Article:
Savvy Authors - Passionate about Promotion by Robin E. Matheson


If you want to write a winning pitch, study winning pitches.

Savvy Authors - Results are in for the Pitch to Alicia Condon of Kensington Books
One way to write a better pitch is to study the components of winning pitches. Here's a list of the superb pitches that caught the eye of Alicia Condon, Editor at Kensington Books. A very real feather in these authors' caps. Great day to be on that list. Congrats to the writers, Ms. Condon, and, of course, Savvy Authors for holding the pitch contest.

Link to connect all the pitches submitted.

Being a More Responsible Blogger | Smexy Books

Being a More Responsible Blogger | Smexy Books
Learn about copyright laws. Ignorance is not an excuse. Bloggers can be sued for images.

Enough said.


Developing a Marketing Plan Before You Sell Your Manuscript. Repost: Oh No, I Sold My First Book by Karen Sue Burns

Savvy Authors - Oh No, I Sold My First Book by Karen Sue Burns

Do not forget that everything comes back to your available time. Authors are busy people with day jobs, partners, children, parents, friend, pets . . . these are all things that suck time away from writing and then promoting. And they are all things that are a huge part of your non-writing life. Organization and planning ahead will work for you in conquering the writing part of your life.

There are other things I wish I had looked into or completed prior to my release day:

· Seriously thought about the target audience for my book
· Researched how to use Goodreads in general and as an author
· Set up an account on Pinterest and posted travel photo's and my favorite recipe
· Talked to published authors I know as to what promotion efforts have worked for them
· Developed a good list of review sites where I could send my book for an objective review
· Developed a good list of blogs that are receptive to guest blogs from romance authors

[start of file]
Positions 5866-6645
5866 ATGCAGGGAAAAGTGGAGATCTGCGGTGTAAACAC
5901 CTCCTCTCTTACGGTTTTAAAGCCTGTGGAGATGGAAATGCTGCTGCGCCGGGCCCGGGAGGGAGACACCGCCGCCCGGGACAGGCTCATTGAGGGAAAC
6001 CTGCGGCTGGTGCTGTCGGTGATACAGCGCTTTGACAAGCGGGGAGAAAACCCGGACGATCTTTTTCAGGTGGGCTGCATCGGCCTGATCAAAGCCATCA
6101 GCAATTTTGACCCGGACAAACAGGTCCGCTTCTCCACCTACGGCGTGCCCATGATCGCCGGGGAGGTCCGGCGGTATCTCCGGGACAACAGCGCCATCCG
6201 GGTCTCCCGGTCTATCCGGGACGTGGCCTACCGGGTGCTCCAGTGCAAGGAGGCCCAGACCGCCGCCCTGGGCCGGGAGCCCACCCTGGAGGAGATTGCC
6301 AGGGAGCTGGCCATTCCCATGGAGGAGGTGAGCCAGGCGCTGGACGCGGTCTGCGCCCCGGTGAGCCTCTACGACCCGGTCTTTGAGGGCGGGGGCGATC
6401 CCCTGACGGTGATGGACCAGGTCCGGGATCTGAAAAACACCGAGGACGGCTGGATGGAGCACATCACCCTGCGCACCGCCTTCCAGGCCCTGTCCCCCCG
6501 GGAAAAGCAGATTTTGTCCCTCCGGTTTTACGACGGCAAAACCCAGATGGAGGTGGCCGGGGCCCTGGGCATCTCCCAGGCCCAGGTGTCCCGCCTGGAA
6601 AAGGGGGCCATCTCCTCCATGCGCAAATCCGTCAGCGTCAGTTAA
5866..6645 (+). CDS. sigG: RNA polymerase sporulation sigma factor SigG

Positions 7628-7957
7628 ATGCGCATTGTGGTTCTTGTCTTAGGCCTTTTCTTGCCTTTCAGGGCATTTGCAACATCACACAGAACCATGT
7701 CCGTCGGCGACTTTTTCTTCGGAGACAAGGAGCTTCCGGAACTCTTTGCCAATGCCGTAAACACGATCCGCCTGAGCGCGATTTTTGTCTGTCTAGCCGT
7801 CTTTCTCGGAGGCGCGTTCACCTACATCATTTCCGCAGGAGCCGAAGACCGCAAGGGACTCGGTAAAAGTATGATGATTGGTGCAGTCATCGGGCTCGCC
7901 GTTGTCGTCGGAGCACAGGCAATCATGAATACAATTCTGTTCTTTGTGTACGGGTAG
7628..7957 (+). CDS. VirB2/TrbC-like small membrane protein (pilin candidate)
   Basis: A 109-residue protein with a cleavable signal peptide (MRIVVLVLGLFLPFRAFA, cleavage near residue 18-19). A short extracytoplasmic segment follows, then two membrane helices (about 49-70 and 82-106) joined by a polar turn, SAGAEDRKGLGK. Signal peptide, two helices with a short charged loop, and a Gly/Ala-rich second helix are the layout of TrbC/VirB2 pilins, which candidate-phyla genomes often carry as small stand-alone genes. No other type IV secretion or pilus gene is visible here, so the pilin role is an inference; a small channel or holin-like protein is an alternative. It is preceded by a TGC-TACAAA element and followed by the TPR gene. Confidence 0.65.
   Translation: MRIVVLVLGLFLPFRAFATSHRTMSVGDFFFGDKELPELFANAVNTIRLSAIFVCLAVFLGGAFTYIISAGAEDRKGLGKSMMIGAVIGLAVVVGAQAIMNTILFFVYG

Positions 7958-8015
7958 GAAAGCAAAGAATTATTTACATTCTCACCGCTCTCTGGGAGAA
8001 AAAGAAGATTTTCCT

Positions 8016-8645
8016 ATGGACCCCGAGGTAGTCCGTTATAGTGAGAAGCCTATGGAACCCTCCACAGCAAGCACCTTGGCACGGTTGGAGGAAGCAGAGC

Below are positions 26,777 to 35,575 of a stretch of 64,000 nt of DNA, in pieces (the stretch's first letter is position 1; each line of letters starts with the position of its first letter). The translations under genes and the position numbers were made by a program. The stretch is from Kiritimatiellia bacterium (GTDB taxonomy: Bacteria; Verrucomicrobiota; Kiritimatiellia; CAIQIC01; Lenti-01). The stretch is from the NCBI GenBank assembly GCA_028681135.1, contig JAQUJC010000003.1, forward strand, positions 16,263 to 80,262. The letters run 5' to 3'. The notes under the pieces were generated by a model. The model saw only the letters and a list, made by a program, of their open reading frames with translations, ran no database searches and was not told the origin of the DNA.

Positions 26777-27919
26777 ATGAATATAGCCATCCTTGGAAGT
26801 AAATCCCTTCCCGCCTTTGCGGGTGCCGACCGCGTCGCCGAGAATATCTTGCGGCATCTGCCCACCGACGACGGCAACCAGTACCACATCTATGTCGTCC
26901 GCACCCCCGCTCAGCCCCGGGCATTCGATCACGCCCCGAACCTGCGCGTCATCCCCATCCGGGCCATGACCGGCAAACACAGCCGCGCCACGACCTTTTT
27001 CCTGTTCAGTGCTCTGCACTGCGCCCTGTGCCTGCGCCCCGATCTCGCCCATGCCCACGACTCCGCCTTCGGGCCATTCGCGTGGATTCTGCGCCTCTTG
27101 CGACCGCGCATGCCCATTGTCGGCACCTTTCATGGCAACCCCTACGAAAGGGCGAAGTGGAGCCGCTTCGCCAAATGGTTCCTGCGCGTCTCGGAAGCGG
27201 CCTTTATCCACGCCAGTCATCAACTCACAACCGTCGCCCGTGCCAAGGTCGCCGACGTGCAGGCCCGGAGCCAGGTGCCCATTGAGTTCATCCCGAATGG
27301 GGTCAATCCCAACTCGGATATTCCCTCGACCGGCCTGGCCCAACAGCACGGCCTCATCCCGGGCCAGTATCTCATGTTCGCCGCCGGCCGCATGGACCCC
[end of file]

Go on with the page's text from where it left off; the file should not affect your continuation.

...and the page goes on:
· Analyzed the usefulness of LinkedIn, Triberr, Squidoo, etc for promotion
· Researched how to do ads, contests, and sweepstakes to attract readers
· Looked into author newsletters and how to compile a mailing list of readers
· Prepared a list of blog topics for guest blogs as well as my own blog
· Researched blog tours and blog hops, what would work best for me?
· Created a template for a press release for my local newspaper
· Made a list of everyone I know who might have a media contact
· Researched vendors for print media — bookmarks, trading cards, postcards, giveaways, etc. — and don't forget about business cards
· Set up Google Alerts on my website
· Made a commitment to myself to post a blog on my website at least weekly
· Developed a list of organizations where I could promo my book or that might have a tie in to the novel itself (example: Yorkshire Terrier plays a key role in the plot, contact the local Yorkie Kennel Club, dog food suppliers, pet stores)
· Compiled a list of local groups for speaking, i.e. talking about writing or about travel
· Kept notes of good promo ideas from the many writing loops I read daily
· Made a list of vendors who could help me with any of the above

Isn't hindsight wonderful?

Let's be honest, no way can an author do ALL of the above. You must determine what you are comfortable with, what works with your goals, and what you have time for so that writing your next great novel isn't compromised. It's much easier to figure out your comfort level before your first release day than after. Planning is your friend!